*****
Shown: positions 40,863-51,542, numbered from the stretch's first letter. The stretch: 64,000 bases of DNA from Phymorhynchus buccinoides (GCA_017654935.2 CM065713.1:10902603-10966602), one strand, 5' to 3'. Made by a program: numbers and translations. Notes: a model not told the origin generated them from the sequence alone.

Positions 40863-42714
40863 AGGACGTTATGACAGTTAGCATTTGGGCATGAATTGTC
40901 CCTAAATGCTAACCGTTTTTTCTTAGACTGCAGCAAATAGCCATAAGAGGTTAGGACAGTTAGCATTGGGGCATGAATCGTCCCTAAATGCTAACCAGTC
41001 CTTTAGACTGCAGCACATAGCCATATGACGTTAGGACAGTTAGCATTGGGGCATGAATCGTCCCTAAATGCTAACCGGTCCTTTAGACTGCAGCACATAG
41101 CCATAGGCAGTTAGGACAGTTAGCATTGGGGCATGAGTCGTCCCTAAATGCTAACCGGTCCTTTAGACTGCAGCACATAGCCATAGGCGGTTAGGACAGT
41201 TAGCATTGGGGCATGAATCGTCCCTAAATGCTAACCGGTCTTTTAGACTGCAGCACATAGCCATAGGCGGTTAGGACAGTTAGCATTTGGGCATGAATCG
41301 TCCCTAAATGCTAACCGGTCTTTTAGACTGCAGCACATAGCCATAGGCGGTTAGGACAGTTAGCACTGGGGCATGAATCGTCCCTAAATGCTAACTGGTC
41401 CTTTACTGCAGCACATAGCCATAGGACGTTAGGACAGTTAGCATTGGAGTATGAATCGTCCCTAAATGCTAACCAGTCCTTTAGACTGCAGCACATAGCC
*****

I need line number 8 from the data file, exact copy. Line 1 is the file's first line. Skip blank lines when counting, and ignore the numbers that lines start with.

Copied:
41301 TCCCTAAATGCTAACCGGTCTTTTAGACTGCAGCACATAGCCATAGGCGGTTAGGACAGTTAGCACTGGGGCATGAATCGTCCCTAAATGCTAACTGGTC